Most residents comply with face masks, at least partially, but another lockdown would be difficult to enforce, according to Jimmy Kerr, a real estate investor, who recently returned from a family holiday in Florida.
“Around here, people are moving on. We haven’t had outbreaks like other places. We’re not New York. It was an overreaction. We can’t stop the virus, so we have to get back to normal unless the numbers get really high, but half the county would have to die. Most people in east Kentucky think the same,” said Kerr, whose mortgage business is booming thanks to low interest rates.
The numbers are still small, but the rate is ticking up.
Sticking with Trump
Nationally, Trump trails Biden in the polls by eight points. In Kentucky, he leads by 24 points, according to the most recent poll, while the Senate majority leader, Mitch McConnell, leads Democrat Amy McGrath by 17.
In rural Kentucky, voters are still angry about coal.
Lawrence Boyd retired in 2002 after 32 years working as an electrician in mines across West Virginia and Kentucky. He’s a lifelong registered Democrat, just like his parents, and voted for Obama twice before turning to Trump in anger – like many of his friends and neighbours.
“Obama and Hillary shut down coal and put miners out of work. That was it for me. Trump has put American people in front of other countries,” said Boyd, 72.
When Trump took office, about 50,900 people worked in coalmining, according to the Bureau of Labor Statistics. In January 2020, the job count had risen by about 400. In Kentucky, at least 2,000 coal jobs have been lost during the Trump administration compared with 6,300 during Obama’s second term,
Boyd, who requested that his real name not be used, continues to vote Democrat in local and state elections, but will vote for Trump in November, despite the rising Covid-19 death toll and economic disaster.
Boyd and his wife both have multiple underlying medical conditions and worry about catching the virus, but do not hold Trump responsible. The only news channel they watch is Fox News.
“We know it came from China, and the Democrats have stopped Trump from doing a good job, they keep fighting him on everything, like the mayors who don’t want federal troops. I used to feel that colored people should have the same rights as whites, but not after these riots. They’re calling us racist but it’s white people like us that put Obama in … voting for him turned out to be a mistake.”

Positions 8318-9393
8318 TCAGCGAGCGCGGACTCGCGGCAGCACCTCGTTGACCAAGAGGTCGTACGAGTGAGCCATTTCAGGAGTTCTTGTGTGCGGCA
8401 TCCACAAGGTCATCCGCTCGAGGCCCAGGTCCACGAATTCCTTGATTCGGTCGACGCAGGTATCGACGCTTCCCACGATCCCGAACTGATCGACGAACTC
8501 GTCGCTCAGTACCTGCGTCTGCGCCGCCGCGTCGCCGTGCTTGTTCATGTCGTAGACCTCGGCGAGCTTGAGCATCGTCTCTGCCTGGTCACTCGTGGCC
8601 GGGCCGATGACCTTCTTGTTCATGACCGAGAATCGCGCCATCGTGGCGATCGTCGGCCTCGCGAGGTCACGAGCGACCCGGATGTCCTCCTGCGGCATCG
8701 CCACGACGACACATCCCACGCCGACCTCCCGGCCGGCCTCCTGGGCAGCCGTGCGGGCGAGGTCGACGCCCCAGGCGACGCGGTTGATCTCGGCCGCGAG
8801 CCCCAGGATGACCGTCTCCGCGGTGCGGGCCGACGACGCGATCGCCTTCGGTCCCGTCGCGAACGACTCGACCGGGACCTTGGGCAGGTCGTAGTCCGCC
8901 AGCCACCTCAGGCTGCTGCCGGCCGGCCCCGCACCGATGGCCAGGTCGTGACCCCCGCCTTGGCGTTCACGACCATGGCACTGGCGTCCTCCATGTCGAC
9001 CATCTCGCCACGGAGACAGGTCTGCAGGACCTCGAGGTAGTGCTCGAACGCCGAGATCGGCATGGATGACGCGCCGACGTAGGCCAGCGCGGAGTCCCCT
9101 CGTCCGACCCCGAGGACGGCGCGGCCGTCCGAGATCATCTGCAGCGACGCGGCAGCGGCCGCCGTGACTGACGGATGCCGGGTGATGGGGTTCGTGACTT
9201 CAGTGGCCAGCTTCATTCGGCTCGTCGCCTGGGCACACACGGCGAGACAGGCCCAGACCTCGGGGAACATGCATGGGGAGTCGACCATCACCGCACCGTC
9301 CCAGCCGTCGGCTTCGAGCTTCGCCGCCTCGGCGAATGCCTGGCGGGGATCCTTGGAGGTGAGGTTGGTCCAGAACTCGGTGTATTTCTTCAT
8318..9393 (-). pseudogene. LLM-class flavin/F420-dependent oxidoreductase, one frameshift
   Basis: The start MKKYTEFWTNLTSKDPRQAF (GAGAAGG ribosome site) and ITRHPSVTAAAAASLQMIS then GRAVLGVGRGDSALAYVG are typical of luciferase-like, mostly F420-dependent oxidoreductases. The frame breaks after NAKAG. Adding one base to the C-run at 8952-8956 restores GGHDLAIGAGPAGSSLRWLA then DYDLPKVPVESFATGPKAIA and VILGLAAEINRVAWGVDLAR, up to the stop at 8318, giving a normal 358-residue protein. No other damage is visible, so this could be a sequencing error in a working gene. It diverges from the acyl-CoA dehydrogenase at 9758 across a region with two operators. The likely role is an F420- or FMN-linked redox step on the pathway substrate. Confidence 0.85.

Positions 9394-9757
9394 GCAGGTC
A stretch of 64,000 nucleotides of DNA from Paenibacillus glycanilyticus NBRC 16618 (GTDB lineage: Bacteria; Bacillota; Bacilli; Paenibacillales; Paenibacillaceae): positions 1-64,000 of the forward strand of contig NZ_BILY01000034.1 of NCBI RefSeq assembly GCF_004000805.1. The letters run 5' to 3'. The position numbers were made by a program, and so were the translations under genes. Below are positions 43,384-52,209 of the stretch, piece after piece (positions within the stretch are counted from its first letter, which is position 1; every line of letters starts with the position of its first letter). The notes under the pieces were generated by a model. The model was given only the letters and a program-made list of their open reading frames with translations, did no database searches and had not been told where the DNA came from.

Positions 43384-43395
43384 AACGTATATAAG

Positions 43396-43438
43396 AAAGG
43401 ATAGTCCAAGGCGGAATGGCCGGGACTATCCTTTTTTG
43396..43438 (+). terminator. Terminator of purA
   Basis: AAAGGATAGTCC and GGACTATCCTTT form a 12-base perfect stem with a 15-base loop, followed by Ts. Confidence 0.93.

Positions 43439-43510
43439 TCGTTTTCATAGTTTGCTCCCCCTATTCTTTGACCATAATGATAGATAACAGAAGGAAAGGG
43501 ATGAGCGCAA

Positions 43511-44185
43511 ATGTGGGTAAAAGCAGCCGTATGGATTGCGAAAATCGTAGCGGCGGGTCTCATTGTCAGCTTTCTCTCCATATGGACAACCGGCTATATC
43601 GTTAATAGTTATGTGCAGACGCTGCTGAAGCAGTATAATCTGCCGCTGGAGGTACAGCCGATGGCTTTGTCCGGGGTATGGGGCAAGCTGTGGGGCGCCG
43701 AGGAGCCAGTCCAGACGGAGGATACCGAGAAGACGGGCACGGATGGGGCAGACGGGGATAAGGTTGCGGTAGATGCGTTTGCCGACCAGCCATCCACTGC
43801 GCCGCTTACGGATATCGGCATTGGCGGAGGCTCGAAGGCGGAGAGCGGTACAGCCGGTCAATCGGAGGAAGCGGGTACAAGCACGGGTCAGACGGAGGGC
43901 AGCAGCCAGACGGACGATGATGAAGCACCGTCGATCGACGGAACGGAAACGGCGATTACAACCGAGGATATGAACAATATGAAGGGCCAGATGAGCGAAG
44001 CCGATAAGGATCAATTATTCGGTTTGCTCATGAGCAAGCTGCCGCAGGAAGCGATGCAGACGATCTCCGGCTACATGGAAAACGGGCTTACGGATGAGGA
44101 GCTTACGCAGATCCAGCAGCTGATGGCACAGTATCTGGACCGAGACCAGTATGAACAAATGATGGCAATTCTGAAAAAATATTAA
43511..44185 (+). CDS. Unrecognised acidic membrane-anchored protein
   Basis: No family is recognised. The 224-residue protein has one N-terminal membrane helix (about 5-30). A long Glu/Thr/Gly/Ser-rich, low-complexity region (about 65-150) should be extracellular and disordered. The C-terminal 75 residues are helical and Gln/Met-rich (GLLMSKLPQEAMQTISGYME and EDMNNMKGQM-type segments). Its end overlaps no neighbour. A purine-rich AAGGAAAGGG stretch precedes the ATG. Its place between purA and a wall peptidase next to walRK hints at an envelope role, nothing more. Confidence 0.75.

‘No one wants to be the next Florida’
Democrat-governed Lexington, situated 140 miles west of Pikeville, is Kentucky’s second-largest city, best known for horse racing, bluegrass and the printing giant Lexmark.
Big employers in the city, which is 75% white, 14% black, include the University of Kentucky, the Fayette county public school system, Xerox and Toyota, but small independent businesses were also thriving before the pandemic.
In March, yoga instructor Ivy Invalesco opened a new studio on the north side of the city. A few days later the state went into lockdown. In order to stay afloat, Invalesco, 34, sold fitness equipment and furniture inherited from her grandmother, applied for loans and benefits, borrowed money from relatives, and even cut back on food.
“I ate eggs at every meal because my friend had chickens, I really had to tighten my belt to cover the overheads,” she said.
The studio reopened on 1 June but it’s tough: Invalesco has lost a bunch of yoga and personal training clients because people are too scared or can no longer afford classes, and she can only operate at 33% capacity.
Fayette county, where Lexington sits, is one of the hardest-hit by the virus, and several restaurants recently shut down again due to outbreaks.
“I don’t want to close down again or go bankrupt, but I don’t want people to die, so I understand that the governor has to play it safe. I’m praying we get a vaccine soon,” said Invalesco. Kentucky ranks fifth in personal bankruptcy claims filed during Covid, according to research by Money Geek.
Sean Cain, who works at Rock House Brewing, one of nine microbreweries to open in the city since 2013, agrees. “Small local businesses have transformed the city over the past 10 years and of course we’re worried about losing that, but if we have to shut down again, we’ll get through it. No one wants to be the next Florida.”